7 Bank M&A Trends for 2016

With this morning’s news that Huntington and FirstMerit are set to merge, it is clear that more and more buyers & sellers are getting off the sidelines and into the bank merger and acquisition (M&A) game.  So in advance of Bank Director’s 22nd annual Acquire or Be Acquired Conference, seven M&A trends to consider.

By Al Dominick, President & CEO, Bank Director

As I shared in yesterday’s post, we are putting the finishing touches on this year’s Acquire or Be Acquired conference. With nearly 600 bank officers & directors from 300+ banks joining us at the Arizona Biltmore for “AOBA” this Sunday through Tuesday, what follows are seven trends in bank M&A that I expect this hugely influential audience to hear and work to address.

  • Deal volume is holding steady; however, median deal price is on the rise.  One caveat: pricing has a strong correlation to both the size & location of a seller + the size of the potential buyer.
  • Growing banks must seize upon opportunities based on future needs, not just present needs
  • At the same time, more investors are taking a “what have you done for me lately” approach and emphasizing nearer-term results. Further, activist investors are becoming more prominent and driving some of this action.
  • Capturing efficiencies continues to be one of the most compelling forces driving industry consolidation.
  • When people tell you that size doesn’t matter, realize that banks with less than $500 million in assets have had the lowest return on equity for 11 out of the past 12 quarters (per SNL). Expect even more sellers to emerge from this part of the industry.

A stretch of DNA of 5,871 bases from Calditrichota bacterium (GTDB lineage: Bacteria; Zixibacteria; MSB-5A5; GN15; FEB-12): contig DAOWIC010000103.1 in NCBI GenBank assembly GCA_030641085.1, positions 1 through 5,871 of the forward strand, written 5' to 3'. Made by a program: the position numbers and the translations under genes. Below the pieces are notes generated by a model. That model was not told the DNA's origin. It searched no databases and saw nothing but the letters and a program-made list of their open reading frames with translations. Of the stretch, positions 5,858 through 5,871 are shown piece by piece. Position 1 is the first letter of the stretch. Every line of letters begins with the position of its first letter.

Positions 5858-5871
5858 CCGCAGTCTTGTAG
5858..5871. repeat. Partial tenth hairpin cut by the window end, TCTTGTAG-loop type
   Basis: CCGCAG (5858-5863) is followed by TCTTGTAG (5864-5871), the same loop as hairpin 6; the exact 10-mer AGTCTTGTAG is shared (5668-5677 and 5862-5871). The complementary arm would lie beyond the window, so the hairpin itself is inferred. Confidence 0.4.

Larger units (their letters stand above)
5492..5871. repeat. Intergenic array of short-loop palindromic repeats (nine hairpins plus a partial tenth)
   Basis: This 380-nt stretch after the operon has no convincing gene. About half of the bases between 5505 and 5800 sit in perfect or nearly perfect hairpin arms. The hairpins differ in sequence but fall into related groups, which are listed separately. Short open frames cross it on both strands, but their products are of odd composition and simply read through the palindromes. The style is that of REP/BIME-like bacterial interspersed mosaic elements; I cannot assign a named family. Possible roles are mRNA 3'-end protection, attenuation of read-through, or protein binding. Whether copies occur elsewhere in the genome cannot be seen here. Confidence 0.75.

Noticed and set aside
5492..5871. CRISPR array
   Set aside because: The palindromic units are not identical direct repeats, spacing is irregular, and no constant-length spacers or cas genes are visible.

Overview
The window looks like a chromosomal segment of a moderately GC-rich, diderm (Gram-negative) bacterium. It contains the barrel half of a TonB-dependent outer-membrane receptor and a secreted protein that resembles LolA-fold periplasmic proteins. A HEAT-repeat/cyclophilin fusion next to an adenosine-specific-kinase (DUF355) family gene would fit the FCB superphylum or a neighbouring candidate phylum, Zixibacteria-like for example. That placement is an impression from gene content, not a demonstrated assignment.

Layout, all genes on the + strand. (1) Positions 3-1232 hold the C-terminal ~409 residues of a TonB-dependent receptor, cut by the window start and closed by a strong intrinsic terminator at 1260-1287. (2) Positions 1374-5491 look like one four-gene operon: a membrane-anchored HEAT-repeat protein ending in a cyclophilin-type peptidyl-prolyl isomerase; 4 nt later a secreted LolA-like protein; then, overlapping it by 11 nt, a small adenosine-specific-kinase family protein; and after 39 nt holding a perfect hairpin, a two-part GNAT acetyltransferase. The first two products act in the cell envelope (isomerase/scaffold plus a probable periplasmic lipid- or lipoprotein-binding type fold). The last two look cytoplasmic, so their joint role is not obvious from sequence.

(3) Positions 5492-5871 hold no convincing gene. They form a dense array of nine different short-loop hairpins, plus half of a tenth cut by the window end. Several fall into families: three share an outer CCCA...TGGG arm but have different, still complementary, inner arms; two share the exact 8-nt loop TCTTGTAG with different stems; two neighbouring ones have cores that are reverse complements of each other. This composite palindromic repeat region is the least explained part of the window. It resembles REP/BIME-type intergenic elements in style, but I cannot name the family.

• As the regulatory environment becomes increasingly difficult to maneuver, it is safe to anticipate an increase in merger activity — mostly for banks with less than $50 billion of assets.
  • As evidenced by Huntington Bancshares announcing today that it would buy FirstMerit Corporation in a deal worth $3.4 billion in stock and cash, mergers are a viable option for growth among the larger regionals.  While we don’t have the same kinds of national consolidators buying up banks like they once did, deals like this one, KeyCorp announcing it would buy First Niagara Financial Group and New York Community Bancorp that it would buy Astoria Financial at least opens the possibilities of larger players getting back in the merger game.

Whether you are coming to the conference or just interested in following the conversations, I invite you to follow me on Twitter via @AlDominick and/or @BankDirector — and search & follow #AOBA16 to see what is being shared with and by our attendees.

FI Tip Sheet: The Innovator’s Dilemma